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Thomas Farragher

Announcing Good News amid a pandemic

Cardinal Sean O'MalleyJohn Tlumacki/Globe Staff/File 2017

It is the brightest day on the Christian calendar, a day of rebirth and renewal, a glorious morning of soaring prayer, of hopeful homilies about resurrection and eternal life.

But this Easter dawns like no other.

Death is all around us. Fear is real and close. Hope, much less renewal, eludes belief.

And so the face-masked faithful will not crowd into church pews this morning. They will be scattered across our city — and across the globe — huddled at home, seeking spiritual solace wherever they can find it.

The question presses in: Where is God in all of this?

Many of us struggle to find an answer.


But the man who is the spiritual leader of 1.8 million Catholics in more than 280 parishes across the Archdiocese of Boston does not.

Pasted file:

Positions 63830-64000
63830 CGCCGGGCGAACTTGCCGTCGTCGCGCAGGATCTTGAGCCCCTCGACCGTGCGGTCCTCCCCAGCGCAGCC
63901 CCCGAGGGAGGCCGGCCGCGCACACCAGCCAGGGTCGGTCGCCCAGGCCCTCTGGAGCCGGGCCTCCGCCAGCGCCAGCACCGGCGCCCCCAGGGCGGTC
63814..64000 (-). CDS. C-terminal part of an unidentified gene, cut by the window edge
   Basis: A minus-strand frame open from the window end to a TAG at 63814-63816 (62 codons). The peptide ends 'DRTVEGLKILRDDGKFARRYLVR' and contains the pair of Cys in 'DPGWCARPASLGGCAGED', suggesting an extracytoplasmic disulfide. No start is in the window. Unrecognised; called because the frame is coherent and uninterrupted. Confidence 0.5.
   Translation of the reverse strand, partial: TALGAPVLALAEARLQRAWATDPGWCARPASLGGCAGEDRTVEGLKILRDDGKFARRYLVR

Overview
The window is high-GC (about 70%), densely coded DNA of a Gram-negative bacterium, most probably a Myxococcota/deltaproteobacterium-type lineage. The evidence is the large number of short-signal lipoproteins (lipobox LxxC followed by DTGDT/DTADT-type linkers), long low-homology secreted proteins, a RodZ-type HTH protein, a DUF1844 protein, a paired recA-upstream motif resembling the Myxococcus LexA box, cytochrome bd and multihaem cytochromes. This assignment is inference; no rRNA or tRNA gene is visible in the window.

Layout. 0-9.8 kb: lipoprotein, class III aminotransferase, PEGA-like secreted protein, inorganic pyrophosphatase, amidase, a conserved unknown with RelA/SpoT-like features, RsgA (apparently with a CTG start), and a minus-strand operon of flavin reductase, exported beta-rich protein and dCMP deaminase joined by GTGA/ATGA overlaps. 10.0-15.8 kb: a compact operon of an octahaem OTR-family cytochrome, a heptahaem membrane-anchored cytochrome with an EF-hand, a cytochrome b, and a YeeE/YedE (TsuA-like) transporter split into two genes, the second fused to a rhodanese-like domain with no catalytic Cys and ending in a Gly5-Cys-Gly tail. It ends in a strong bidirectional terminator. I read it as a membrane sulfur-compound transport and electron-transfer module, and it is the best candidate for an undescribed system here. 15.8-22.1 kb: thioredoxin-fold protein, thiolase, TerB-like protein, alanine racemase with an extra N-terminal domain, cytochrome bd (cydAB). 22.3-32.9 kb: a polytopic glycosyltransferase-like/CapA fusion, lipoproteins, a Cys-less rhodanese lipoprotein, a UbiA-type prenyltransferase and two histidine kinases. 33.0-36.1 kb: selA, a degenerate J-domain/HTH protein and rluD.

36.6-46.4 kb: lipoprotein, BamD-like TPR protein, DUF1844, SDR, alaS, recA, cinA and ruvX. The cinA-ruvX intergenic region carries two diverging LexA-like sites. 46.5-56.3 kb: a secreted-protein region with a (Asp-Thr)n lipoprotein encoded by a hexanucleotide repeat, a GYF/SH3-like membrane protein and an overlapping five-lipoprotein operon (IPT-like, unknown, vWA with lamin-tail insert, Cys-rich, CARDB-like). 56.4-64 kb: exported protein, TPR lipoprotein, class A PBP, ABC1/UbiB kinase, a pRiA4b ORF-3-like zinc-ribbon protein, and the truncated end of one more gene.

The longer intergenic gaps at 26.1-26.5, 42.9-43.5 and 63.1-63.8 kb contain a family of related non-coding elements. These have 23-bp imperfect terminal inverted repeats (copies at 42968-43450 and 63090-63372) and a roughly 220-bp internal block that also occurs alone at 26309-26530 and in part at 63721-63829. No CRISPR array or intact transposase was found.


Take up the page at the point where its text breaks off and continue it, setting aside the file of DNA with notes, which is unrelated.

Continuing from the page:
“I always say that our God is so great and so loving that he can always bring something good out of evil,’’ Cardinal Sean P. O’Malley told me during the saddest Holy Week most of us have ever endured.

“And he does. We just have to trust him. Easter reminds us that death is not the end. Sometimes, we think we have to have justice here and now. And, yet, it’s under the vision of God that we find eternity together.’’

Cardinal O’Malley is no cookie-cutter cleric.

He has not lived his priestly life in comfortable, well-appointed rectories. If there is such a thing in Catholicism as street cred, he’s got it. In spades.

He was in Washington in early April 1968 when Martin Luther King Jr. was assassinated. “Riots broke out,’’ he recalled. “There were 700 fires. There were tanks surrounding the White House. There were soldiers with bayonets on every street corner.’’